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Embedded Rfid Readers Design Tips

May 18,2021.

Public health concerns have put a new emphasis on contactless credentials. The blossoming variety of reader formats complicates the task of reading and verifying IDs.

Contactless credentials can be divided into two categories: soft credentials that include mobile phone apps transmitting data via BLE (Bluetooth Low Energy) or NFC (Near Field Communication), and hard credentials that typically include low-frequency (125 kHz) and high-frequency (13.56 MHz) passive RFID transponders. Security concerns are fostering interest in these sorts of credentialing. Consequently, OEMs and system integrators increasingly must understand subtle aspects of how to choose an appropriate RFID reader.

One concern is that readers be “future proof” or built to sustain technical advances and shifts in market forces. Additionally, customers have varied needs and requirements, particularly those who use contactless credentials. For example, a university will have different security needs than a federal office. Not only do the credentials differ but so, too, does the level of security.

For these reasons, a lot of contactless credentialing installations demand some of level of customization. Such efforts often involve changing or adjusting the output format, adapting hardware to read multiple technologies, and providing a means to update the reading technology after installation. Another common area of customization involves ensuring the system can accommodate future upgrades in security algorithms and data integrity checks, necessary because cryptosecurity methods are rapidly evolving.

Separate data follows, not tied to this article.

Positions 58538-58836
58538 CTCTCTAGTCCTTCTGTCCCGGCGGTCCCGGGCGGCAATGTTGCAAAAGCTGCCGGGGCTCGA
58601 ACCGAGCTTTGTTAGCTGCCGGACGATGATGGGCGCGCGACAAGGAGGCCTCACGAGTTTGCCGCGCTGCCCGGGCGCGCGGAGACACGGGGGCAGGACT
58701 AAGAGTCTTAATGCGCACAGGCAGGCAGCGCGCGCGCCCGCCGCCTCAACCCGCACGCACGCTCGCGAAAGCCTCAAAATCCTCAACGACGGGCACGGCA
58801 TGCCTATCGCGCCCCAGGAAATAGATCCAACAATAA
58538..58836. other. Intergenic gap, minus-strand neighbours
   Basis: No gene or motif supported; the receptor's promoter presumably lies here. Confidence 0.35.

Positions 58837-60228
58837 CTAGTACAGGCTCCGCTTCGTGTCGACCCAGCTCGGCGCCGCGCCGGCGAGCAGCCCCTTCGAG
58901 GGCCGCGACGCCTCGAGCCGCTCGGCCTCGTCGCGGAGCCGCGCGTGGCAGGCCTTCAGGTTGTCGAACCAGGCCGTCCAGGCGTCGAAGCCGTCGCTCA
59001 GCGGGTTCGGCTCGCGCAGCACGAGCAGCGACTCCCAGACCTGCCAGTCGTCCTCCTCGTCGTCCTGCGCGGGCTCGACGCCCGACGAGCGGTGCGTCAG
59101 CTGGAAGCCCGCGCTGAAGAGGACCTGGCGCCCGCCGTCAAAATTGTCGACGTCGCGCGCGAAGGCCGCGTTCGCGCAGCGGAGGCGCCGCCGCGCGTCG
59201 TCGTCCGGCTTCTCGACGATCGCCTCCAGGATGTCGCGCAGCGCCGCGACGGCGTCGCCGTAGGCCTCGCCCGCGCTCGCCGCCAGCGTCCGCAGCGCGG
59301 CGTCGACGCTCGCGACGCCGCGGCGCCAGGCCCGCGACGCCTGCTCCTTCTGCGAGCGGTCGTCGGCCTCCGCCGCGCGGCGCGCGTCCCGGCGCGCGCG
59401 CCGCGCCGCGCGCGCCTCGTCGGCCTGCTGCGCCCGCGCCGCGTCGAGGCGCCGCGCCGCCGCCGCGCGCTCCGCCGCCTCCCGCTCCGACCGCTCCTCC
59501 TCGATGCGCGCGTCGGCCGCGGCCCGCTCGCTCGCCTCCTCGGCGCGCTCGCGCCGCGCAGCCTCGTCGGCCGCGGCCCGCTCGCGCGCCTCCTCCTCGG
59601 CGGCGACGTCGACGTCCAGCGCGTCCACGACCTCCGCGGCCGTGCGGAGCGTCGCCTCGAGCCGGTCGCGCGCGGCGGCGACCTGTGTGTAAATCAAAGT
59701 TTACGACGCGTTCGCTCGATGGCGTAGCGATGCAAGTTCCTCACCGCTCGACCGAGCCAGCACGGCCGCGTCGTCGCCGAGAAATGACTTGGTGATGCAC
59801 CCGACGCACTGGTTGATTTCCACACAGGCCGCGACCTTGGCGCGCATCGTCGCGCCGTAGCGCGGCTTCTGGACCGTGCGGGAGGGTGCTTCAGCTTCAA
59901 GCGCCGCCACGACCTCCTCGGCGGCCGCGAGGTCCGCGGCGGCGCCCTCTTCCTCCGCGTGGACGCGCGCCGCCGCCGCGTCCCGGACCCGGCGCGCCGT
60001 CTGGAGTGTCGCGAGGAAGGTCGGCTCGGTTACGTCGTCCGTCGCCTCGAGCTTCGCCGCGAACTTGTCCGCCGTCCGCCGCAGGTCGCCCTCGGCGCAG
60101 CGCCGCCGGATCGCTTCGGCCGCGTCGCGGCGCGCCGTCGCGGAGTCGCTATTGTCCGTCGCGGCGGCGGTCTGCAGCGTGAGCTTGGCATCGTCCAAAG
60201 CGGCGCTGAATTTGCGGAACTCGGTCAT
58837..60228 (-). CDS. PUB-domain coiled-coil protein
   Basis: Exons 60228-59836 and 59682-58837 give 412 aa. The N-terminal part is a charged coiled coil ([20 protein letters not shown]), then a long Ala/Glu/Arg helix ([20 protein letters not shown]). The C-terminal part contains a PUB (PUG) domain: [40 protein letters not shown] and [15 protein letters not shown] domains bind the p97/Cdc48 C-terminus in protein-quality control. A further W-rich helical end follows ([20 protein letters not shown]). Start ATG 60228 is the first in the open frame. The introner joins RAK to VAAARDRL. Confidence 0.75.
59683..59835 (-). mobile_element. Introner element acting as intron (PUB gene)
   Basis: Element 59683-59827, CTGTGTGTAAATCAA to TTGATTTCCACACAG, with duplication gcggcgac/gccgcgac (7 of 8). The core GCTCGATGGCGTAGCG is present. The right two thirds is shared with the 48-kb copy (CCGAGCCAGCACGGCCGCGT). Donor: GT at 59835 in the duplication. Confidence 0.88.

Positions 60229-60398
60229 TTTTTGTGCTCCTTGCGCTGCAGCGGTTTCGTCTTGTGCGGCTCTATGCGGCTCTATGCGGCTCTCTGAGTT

The RFID integrated reader itself is typically just a small piece of the puzzle. Usually, the embedded product connects to a host that runs its application which interacts with a back-end system or database. Some instances require a matching of credential IDs that are already part of the end-user database or active directory. In systems where the host application cannot manipulate the reader data, the reader must be able to format its output to help match the credential ID stored in a database.  


There are numerous RF standards and technologies that apply to RFID. Examples include ISO14443A/B, which defines contactless 13.56-MHz cards used for identification and their transmission protocols; ISO 15693, which applies to vicinity cards, cards which can be read from a greater distance as compared with ISO 14443 standard-based cards, and low-frequency cards also widely referred to as “Proximity cards” or Prox cards that may use different modulation schemes such as FSK (Frequency Shift Keying) and ASK (Amplitude Shift Keying).

Here the reader typically provides power to the card via a wireless connection. Examples of RF technologies used in this area include NFC HCE (NFC Host Card Emulation, where an electronic appliance such as a smartphone behaves exactly as a contactless smart card), ordinary passive EM4x02 and Prox tags which operate at 125 kHz, and HITAG tags that also operate at 125 kHz but are memory based. The reader must be able to fully support all such transponders.

RFID readers must not only detect these varying card technologies but also read their data and interact with them. For example, a UID (unique identification number) may serve as a credential ID and in some instances. Memory-based transponders may store the credential ID in their memory. Here the reader must read not only the UID but also the memory segments of the transponder.

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